The ICC prosecutes cases of war crimes, crimes against humanity and genocide.  Are they focused on getting the cases tried and over with, on building a record of the alleged crimes, on a fair trial for the accused, or on justice for the victims?   Certainly speed of the trial should be last consideration, not the first.

Q&A on the Bemba Trial

Human Rights watch has posted a Q & A section on the opening of the Bemba trial, the page is available here. Among the facts noted, more than 1200 victims have submitted applications to participate.  Of those the court has approved at least 135.  Curiously, the court has limited the legal representatives of the victims to two lawyers and two assistants, at least at the trial phase.  Whether this will provide effective representation remains to be seen.

Jean-Pierre Bemba Gombo was arrested in 2008, the trial began today at the International Criminal Court (ICC).  He is charged with war crimes and crimes against humanity including rape, murder and pillaging.  A representative of the Office of the Prosecutor has blogged about the trial here. The main allegation against Bemba is the failure as Commander of Chief of the Movement for the Liberation of Congo (MLC) to prevent his troops from engaging in a massive campaign of sex crimes. MLC was based in the Central African Republic, though Bemba is a citizen of Democratic Republic of Congo (DRC).

Victims in cases before the ICC have a unique opportunity to participate in cases as they go on.  They can examine witnesses, offer evidence and upon conviction seek an order for reparations.  The reparations process is unprecedented in international criminal justice. How it will be enacted and what the victims may receive is yet to be determined.  The first case, against Thomas Lubanga Dyilo, of the DRC has not finished testimony.  If there is a conviction, it would then move to the reparations stage.  Though appeals may have to be resolved first.

Bemba Trial to Open

The trial of Jean-Pierre Bemba Gombo is scheduled to begin at the International Criminal Court (ICC) tomorrow, November 22, 2010.  Bemba’s case will be the third trial at the ICC and he is the fourth accused to face a trial.  Bemba is also the first case from the Central African Republic, although he is a citizen of the Democratic Republic of Congo (DRC).  The two cases currently in trial arose in the DRC.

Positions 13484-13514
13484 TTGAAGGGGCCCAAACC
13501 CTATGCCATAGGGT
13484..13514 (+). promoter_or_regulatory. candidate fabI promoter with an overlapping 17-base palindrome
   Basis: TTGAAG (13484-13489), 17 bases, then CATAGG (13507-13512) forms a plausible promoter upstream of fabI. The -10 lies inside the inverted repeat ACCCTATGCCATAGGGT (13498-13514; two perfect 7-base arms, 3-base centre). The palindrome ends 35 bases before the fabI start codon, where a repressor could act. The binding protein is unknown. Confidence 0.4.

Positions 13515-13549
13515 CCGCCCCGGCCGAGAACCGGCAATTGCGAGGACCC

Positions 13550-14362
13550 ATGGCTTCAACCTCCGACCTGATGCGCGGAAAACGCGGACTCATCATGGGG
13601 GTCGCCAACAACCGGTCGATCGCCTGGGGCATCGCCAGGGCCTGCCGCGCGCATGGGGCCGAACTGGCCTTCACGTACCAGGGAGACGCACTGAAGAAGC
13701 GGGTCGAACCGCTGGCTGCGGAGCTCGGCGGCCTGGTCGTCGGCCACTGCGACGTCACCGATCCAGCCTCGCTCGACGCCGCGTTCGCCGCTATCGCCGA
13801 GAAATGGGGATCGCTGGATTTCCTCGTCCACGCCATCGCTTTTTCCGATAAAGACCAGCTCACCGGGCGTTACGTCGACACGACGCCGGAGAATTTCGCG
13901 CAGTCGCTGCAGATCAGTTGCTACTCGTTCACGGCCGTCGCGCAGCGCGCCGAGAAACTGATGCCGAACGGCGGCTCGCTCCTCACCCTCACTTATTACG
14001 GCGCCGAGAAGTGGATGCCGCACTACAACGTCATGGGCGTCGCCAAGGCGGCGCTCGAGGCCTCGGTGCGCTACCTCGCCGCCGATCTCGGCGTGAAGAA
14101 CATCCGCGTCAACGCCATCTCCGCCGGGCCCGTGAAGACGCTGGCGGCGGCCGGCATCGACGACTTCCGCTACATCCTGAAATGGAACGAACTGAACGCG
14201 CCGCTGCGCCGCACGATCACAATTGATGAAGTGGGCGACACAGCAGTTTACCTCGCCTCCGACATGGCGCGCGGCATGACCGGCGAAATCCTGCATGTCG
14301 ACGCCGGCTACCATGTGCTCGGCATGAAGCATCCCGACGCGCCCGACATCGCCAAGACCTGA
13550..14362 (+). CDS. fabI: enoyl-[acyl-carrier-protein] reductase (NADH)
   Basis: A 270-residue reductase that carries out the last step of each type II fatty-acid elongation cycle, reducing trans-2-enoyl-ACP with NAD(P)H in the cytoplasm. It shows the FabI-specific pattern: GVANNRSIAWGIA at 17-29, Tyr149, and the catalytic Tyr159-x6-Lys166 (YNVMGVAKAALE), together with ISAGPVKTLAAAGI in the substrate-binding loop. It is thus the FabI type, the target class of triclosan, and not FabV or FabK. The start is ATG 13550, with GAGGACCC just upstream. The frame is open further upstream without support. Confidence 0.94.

Bemba is accused of murder and rape as crimes against humanity and murder, rape and pillaging as war crimes. Bemba is alleged to have been the President and Commander in Chief of the Movement for the Liberation of the Congo (MLC).  As commander, he can be responsible for the actions of his subordinates if he knew, or had reason to know they were targeting civilians or committing war crimes or crimes against humanity and did not take steps to prevent or end the misconduct.

Bemba was arrested in Belgium in May of 2008 and transferred to The Hague in July of that year.  He had a confirmation of charges hearing in January 2009,in the decision from that hearing, in July of 2009, several counts of torture were dismissed as well as counts involving “outrages against personal dignity” as a war crime.

The court issued its finding on Mr. Bemba’s command responsibility:

Mr Jean Pierre-Bemba neither took the necessary nor the reasonable measures within his material ability to prevent or to repress thecrimes committed by his MLC subordinates throughout the five-month period of the intervention in the CAR. The evidence shows that a genuine will to take the necessary and reasonable measures to protect the civilian population by preventing crimes or even repressing their commission was lacking. Mr Jena-Pierre(sic)  Bemba’s failure to fulfil his duties to prevent crimes increased the risk of their commission by the MLC troops in the CAR at all times relevant to the Case. In reaching this finding the Chamber has given particular weight to Mr Jean-Pierre Bemba’s material ability
to prevent and repress crimes; the availability of a functional military judicial system within the MLC through which he could have punished crimes committed and prevented their future repetition during the period of intervention; the absence of any measures with respect to the crimes committed by MLC troops between November 2002 and January 2003 which increased the risk of their future occurrence; and the length of time taken to announce the troop withdrawal and to
issue an order to this effect, which led to the continuing commission of the crimes at least between mid January to mid February 2003.

Bemba faced short time from arrest to confirmation of charges to start of trial than the prior cases.  It appears the court intends to continue processing such cases rapidly.